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The Evolutionary Argument Against Naturalism

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I am not familiar enough with the Objectivist epistemology to judge how it would answer this argument. I was tempted, at first, to write it off as a "stolen concept fallacy", but there are parallels between it and Rand's argument against determinism such that I can't be certain how an Objectivist would rebut it. What follows is an excerpt from the argument that I think summarizes it accurately:

"If naturalism is true, there is no God, and hence no God (or anyone else) overseeing our development and orchestrating the course of our evolution. And this leads directly to the question whether it is at all likely that our cognitive faculties, given naturalism and given their evolutionary origin, would have developed in such a way as to be reliable, to furnish us with mostly true beliefs. Darwin himself expressed this doubt: "With me," he said, the horrid doubt always arises whether the convictions of man's mind, which has been developed from the mind of the lower animals, are of any value or at all trustworthy. Would any one trust in the convictions of a monkey's mind, if there are any convictions in such a mind? The same thought is put more explicitly by Patricia Churchland. She insists that the most important thing about the human brain is that it has evolved; this means, she says, that its principal function is to enable the organism to move appropriately: Boiled down to essentials, a nervous system enables the organism to succeed in the four F's: feeding, fleeing, fighting and reproducing. The principle chore of nervous systems is to get the body parts where they should be in order that the organism may survive. . . . . Improvements in sensorimotor control confer an evolutionary advantage: a fancier style of representing is advantageous so long as it is geared to the organism's way of life and enhances the organism's chances of survival. Truth, whatever that is, definitely takes the hindmost.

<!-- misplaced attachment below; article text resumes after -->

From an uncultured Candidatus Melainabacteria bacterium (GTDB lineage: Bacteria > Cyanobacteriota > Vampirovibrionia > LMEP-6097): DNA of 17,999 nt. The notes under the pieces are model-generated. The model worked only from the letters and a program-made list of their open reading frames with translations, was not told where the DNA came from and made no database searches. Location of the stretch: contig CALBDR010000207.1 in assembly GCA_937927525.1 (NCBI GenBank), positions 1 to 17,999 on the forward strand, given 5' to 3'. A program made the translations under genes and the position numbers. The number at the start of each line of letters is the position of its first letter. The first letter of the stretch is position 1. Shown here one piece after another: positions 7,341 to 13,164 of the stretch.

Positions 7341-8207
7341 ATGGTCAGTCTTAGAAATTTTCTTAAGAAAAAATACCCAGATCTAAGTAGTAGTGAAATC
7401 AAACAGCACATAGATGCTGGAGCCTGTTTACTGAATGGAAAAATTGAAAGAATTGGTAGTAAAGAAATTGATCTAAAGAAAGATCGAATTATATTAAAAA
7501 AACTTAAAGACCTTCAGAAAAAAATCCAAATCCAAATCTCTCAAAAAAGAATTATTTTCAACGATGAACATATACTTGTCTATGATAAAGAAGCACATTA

What Churchland means, I think, is that evolution is interested (so to speak) only in adaptive behavior, not in true belief. Natural selection doesn't care what you believe; it is interested only in how you behave. It selects for certain kinds of behavior, those that enhance fitness, which is a measure of the chances that one's genes are widely represented in the next and subsequent generations. It doesn't select for belief, except insofar as the latter is appropriately related to behavior. But then the fact that we have evolved guarantees at most that we behave in certain ways--ways that contribute to our (or our ancestors') surviving and reproducing in the environment in which we have developed. Churchland's claim, I think, is best understood as the suggestion that the objective probability that our cognitive faculties are reliable, given naturalism and given that we have been cobbled together by the processes to which contemporary evolutionary theory calls our attention, is low. Of course she doesn't explicitly mention naturalism, but it certainly seems that she is taking it for granted. For if theism were true, God might be directing and orchestrating the variation in such a way as to produce, in the long run, beings created in his image and thus capable of knowledge; but then it wouldn't be the case that truth takes the hindmost."

Source: http://www.calvin.edu/academic/philosophy/...sm_defeated.pdf (pages 3-5)

Edited by ctrl y

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I don't honestly know how 'an Objectivist' would answer this question, and neither is that particularly important, so long as you understand that this is absolute hogwash.

If naturalism is true, there is no God, and hence no God (or anyone else) overseeing our development and orchestrating the course of our evolution. And this leads directly to the question whether it is at all likely that our cognitive faculties, given naturalism and given their evolutionary origin, would have developed in such a way as to be reliable, to furnish us with mostly true beliefs.